Sequencing was performed using purified viral RNA followed by RNA-seq data analysis and reverse transcription-quantitative polymerase chain reaction (RT-qPCR) analysis. This was followed by reporter assays, immunofluorescence analysis, western blotting analysis and imaging, as well as 2′3′-cGAMP enzyme-linked immunosorbent assay (ELISA). Replication-competent vesicular stomatitis virus (VSV)–SARS-CoV-2 was used to confirm the effect of S protein expression in fused cells.

Study findings

The S protein was found to alter cellular transcriptomes and induce the transcription of IFNβ and tumor necrosis factor α (TNF-α), as well as IFN-stimulated genes (ISGs) including ACE2 and IFN-induced protein with tetratricopeptide repeats 2 (IFIT2) in fused cells. The S protein was also found to increase phosphorylation of the p65 subunit of nuclear factor κB (NF-κB).

Furthermore, an increase in the nuclear translocation of the transcription factor IFN regulatory factor 3 (IRF3) was reported, along with a smaller ACE2 after cell fusion. The S protein was found to induce the type I IFN response in a time-dependent manner.

S protein mutants with an altered S1/S2 site or an altered S2′ site were resistant to cleavage by proteases. However, the SARS-CoV S protein and S mutants with an altered S1/S2 site could generate modest syncytia, while mutants with an altered S2′ site were unable to induce fusion. Notably, the activation of innate immune responses could not occur with the two S mutants.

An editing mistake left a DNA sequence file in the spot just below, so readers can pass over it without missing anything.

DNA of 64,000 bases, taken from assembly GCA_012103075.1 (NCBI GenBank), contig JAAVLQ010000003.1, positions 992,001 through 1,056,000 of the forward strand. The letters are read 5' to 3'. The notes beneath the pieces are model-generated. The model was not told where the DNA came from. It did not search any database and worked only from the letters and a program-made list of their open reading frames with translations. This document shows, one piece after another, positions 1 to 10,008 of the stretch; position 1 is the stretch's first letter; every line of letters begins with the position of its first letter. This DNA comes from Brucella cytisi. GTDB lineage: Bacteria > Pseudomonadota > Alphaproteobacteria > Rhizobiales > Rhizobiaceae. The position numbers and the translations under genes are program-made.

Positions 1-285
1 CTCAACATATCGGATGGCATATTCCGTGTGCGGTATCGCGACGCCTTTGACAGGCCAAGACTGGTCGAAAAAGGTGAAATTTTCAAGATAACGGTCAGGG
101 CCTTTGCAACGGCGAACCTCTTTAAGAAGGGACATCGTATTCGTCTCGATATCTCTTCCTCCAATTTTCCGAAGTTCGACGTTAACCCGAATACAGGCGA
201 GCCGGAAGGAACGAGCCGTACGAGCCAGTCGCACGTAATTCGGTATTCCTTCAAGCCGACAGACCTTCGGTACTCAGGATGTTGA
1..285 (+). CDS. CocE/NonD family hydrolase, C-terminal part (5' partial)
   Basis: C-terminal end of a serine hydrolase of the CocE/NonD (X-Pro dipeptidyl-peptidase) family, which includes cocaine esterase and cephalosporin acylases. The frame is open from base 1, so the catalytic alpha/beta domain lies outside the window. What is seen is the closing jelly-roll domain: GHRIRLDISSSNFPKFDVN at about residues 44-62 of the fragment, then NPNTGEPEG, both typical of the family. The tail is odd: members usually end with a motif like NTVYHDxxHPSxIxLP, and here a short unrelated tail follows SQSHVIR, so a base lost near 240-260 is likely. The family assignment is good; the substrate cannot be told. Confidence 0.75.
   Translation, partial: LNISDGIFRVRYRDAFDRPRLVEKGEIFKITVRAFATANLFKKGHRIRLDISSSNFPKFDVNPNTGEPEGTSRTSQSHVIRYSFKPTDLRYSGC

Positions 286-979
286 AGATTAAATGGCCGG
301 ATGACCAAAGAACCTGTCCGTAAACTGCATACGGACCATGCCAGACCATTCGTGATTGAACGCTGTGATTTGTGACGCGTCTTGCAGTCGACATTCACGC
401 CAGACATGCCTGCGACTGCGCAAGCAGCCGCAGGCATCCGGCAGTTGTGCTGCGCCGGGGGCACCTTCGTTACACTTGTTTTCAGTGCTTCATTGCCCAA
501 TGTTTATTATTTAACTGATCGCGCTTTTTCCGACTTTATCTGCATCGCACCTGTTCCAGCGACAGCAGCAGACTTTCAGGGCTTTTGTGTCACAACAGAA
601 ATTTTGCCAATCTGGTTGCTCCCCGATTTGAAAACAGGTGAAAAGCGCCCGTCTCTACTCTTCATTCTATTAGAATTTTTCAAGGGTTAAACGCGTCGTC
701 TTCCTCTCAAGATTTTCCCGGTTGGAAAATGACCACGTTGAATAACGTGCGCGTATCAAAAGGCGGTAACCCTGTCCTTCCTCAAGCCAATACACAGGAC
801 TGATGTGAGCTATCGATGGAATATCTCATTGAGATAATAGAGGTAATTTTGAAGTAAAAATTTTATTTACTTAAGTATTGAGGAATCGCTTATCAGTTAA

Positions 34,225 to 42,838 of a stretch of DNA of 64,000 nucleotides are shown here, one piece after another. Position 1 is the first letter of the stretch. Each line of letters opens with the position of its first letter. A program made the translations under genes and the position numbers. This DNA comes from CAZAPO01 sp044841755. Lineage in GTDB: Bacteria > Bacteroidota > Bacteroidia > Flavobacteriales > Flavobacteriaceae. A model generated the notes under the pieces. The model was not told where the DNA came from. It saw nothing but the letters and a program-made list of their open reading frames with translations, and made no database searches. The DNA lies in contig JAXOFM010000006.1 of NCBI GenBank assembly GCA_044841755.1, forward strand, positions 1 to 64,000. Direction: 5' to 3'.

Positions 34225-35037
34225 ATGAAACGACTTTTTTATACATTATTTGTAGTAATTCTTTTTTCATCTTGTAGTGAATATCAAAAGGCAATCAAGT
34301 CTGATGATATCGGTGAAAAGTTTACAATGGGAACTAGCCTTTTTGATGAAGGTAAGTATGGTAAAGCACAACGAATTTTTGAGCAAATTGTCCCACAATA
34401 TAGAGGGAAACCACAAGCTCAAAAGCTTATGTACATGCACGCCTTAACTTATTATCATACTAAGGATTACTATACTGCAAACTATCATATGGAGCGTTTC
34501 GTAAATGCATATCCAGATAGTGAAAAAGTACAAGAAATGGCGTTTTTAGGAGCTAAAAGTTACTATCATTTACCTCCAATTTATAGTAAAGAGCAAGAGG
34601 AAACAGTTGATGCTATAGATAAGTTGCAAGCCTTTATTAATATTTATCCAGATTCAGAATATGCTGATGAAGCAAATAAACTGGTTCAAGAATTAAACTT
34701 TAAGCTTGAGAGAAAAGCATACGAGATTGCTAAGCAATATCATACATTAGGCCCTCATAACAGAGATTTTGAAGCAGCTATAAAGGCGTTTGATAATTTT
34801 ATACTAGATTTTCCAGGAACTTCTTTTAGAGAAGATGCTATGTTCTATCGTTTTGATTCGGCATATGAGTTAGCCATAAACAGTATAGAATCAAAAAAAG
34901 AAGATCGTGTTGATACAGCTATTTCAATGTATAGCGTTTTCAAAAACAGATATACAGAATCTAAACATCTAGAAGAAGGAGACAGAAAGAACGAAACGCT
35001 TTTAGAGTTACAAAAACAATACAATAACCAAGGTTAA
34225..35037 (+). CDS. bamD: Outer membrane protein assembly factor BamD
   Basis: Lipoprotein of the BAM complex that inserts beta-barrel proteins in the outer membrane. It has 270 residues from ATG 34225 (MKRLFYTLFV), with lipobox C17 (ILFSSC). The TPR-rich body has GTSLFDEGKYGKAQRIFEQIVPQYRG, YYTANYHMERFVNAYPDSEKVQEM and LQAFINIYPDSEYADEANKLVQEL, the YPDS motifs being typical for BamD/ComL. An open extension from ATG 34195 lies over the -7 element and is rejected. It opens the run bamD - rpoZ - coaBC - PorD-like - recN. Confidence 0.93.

Stimulating the expression of IFNβ and the phosphorylation of IRF3 and STING required the expression of both cGAS and STING. The S protein was found to increase the production of 2′3′-cGAMP in cells expressing cGAS and STING.

Knockdown of endogenous cGAS or STING was found to decrease IFN expression, as well as the phosphorylation of IRF3 and STING. Additionally, the activation of cGAS-STING was dependent on cleavage of the S protein and did not occur in S mutants where cleavage cannot take place.

Cell-cell fusion led to increased expression of 429 genes and decreased expression of 382 genes. Most of the increased genes were associated with cell senescence and DNA damage responses (DDRs). Additionally, the presence of micronuclei was observed in S-induced fusion cells but not in fusion cells expressing mutant S proteins.

Notably, cGAS was localized in the micronuclei in fused cells and was associated with the activation of IRF3. S protein expression and syncytia formation of infected cells was confirmed using VSV–SARS-CoV-2, which carried the SARS-CoV-2 S protein. Additionally, cGAS activation and DNA damage were observed during infection with VSV-SARS-CoV-2.


Taken together, the current study suggests that infection with SARS-CoV-2 leads to the activation of cGAS and STING due to micronuclei formation in the fused infected cell. Both cGAS and STING can subsequently activate IFNs and cytokines, which worsens disease severity by eventually causing damage to the lung epithelial cells. 

Journal reference:
Suchandrima Bhowmik

Written by

Suchandrima Bhowmik

Suchandrima has a Bachelor of Science (B.Sc.) degree in Microbiology and a Master of Science (M.Sc.) degree in Microbiology from the University of Calcutta, India. The study of health and diseases was always very important to her. In addition to Microbiology, she also gained extensive knowledge in Biochemistry, Immunology, Medical Microbiology, Metabolism, and Biotechnology as part of her master's degree.